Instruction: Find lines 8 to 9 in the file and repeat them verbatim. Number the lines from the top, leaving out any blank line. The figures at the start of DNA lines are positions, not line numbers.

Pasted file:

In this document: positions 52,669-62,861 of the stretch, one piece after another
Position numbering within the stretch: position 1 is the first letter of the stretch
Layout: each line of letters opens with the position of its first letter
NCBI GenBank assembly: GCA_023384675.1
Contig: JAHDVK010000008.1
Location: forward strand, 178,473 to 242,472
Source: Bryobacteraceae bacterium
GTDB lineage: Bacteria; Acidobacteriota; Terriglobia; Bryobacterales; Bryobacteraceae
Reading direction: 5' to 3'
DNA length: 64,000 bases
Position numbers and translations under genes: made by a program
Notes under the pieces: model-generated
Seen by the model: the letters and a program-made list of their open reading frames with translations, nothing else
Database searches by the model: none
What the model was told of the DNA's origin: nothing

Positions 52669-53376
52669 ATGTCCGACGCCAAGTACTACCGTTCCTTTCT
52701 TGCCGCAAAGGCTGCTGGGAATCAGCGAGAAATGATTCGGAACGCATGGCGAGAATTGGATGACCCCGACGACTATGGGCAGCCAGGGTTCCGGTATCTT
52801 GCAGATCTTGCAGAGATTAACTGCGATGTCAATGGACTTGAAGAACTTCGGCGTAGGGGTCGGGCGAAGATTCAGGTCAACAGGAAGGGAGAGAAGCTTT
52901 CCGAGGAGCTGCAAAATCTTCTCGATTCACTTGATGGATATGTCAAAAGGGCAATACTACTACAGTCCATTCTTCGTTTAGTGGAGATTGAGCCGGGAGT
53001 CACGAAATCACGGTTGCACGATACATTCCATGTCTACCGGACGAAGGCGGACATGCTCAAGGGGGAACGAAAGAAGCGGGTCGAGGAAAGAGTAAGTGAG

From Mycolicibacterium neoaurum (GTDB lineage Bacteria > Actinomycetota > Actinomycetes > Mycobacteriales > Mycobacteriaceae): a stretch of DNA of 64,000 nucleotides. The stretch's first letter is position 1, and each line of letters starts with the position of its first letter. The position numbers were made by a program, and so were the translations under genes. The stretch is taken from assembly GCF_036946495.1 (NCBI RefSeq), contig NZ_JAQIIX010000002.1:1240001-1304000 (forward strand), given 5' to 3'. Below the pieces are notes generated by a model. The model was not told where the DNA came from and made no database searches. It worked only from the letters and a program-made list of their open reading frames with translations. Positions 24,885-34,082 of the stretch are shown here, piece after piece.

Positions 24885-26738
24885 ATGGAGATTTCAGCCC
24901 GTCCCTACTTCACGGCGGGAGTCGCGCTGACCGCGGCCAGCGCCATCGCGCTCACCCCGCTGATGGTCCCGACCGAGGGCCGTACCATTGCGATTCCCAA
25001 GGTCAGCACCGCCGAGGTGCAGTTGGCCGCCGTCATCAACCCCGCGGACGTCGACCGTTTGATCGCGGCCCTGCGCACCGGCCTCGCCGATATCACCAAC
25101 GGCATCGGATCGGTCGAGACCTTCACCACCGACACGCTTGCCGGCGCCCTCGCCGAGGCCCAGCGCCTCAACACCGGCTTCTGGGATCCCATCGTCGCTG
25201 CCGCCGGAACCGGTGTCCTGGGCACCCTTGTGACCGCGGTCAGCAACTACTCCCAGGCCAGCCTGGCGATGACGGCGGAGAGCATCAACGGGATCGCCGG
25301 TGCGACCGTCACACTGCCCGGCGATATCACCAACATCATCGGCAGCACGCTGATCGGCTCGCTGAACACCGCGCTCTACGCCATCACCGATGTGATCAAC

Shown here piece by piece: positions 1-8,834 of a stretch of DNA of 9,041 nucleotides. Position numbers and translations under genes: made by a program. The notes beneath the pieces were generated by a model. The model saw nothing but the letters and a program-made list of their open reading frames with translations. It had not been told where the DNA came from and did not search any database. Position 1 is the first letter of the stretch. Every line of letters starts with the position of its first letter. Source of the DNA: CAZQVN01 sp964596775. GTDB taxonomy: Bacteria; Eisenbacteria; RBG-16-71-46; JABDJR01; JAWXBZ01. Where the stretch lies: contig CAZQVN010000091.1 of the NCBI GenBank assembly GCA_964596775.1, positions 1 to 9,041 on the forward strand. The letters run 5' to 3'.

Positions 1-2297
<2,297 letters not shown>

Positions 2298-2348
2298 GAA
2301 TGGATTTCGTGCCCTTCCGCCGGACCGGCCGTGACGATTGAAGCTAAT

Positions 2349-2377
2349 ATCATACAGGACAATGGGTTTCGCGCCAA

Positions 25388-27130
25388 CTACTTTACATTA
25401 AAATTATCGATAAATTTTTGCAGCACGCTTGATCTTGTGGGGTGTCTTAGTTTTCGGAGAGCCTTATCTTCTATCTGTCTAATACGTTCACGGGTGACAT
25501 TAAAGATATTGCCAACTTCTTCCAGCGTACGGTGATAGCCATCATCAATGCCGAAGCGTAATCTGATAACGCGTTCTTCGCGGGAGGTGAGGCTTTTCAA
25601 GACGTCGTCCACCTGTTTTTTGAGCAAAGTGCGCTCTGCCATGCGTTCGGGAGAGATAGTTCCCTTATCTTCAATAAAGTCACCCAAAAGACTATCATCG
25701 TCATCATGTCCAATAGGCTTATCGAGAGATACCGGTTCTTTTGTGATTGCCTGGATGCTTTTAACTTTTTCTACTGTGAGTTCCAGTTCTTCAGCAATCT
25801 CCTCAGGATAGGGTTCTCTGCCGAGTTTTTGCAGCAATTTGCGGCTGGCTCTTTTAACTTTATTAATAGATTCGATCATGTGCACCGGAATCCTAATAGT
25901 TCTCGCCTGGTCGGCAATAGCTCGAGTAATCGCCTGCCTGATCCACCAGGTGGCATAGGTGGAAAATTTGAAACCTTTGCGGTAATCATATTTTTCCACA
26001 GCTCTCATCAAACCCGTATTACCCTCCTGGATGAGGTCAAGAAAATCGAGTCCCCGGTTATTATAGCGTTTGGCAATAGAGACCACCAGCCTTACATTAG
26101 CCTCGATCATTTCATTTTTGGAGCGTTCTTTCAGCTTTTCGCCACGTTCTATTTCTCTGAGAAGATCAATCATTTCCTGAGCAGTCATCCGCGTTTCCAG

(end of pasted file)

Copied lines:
GTDB lineage: Bacteria; Acidobacteriota; Terriglobia; Bryobacterales; Bryobacteraceae
Reading direction: 5' to 3'